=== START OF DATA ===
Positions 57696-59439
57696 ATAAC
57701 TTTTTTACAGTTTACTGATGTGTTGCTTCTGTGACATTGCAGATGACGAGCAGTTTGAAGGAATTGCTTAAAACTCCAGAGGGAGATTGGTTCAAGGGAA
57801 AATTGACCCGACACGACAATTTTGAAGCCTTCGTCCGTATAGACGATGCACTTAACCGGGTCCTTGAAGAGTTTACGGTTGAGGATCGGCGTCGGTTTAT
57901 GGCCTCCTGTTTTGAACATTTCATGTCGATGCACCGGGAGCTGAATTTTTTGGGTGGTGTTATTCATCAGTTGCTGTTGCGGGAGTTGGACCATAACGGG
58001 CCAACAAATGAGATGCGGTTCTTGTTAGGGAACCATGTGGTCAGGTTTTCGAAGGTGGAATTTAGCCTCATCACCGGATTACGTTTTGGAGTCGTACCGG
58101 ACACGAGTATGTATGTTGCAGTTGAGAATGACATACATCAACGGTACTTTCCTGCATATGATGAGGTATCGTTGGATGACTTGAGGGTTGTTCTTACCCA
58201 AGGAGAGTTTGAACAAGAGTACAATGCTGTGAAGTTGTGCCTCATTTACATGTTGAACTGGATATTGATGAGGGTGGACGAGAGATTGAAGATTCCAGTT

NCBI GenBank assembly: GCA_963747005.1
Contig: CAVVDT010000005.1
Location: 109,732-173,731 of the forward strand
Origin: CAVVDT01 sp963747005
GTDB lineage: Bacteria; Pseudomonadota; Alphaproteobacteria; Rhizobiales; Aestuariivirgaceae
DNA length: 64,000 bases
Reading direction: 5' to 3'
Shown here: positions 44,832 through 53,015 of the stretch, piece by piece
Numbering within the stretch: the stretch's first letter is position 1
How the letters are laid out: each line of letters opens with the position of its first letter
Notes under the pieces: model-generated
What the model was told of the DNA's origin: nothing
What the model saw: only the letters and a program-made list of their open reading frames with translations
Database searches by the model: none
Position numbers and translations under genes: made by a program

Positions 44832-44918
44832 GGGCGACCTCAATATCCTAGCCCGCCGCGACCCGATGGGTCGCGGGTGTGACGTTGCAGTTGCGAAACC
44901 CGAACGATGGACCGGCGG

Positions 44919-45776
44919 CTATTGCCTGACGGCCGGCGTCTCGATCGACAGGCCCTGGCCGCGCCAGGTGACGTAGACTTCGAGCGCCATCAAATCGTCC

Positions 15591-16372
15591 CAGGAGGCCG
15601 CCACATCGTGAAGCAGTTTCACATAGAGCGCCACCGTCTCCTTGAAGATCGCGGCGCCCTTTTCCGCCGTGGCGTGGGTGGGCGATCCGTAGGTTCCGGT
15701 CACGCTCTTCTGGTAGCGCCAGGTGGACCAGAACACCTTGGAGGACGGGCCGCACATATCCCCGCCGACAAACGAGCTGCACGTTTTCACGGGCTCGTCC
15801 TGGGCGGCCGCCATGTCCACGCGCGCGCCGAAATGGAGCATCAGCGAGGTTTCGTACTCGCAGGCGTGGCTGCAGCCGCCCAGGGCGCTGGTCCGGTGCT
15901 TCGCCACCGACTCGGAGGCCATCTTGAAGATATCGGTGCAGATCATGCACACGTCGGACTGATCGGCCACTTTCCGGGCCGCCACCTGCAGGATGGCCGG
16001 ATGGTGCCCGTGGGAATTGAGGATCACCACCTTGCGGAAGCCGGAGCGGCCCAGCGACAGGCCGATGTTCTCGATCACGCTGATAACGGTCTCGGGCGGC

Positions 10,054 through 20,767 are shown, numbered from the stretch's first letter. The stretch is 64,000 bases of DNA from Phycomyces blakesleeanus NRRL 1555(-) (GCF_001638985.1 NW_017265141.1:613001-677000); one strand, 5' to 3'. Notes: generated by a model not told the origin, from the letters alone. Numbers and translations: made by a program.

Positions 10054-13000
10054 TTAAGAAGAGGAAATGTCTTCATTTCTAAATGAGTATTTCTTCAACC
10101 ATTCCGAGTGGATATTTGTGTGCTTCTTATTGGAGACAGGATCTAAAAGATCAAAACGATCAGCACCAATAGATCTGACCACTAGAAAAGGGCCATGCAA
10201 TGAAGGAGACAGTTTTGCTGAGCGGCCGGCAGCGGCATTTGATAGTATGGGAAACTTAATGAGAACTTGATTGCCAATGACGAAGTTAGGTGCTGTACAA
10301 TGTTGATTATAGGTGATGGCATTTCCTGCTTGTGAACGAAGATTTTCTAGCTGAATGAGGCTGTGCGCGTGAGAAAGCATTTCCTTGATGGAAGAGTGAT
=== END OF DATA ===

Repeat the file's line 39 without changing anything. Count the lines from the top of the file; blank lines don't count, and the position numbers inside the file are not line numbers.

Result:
10101 ATTCCGAGTGGATATTTGTGTGCTTCTTATTGGAGACAGGATCTAAAAGATCAAAACGATCAGCACCAATAGATCTGACCACTAGAAAAGGGCCATGCAA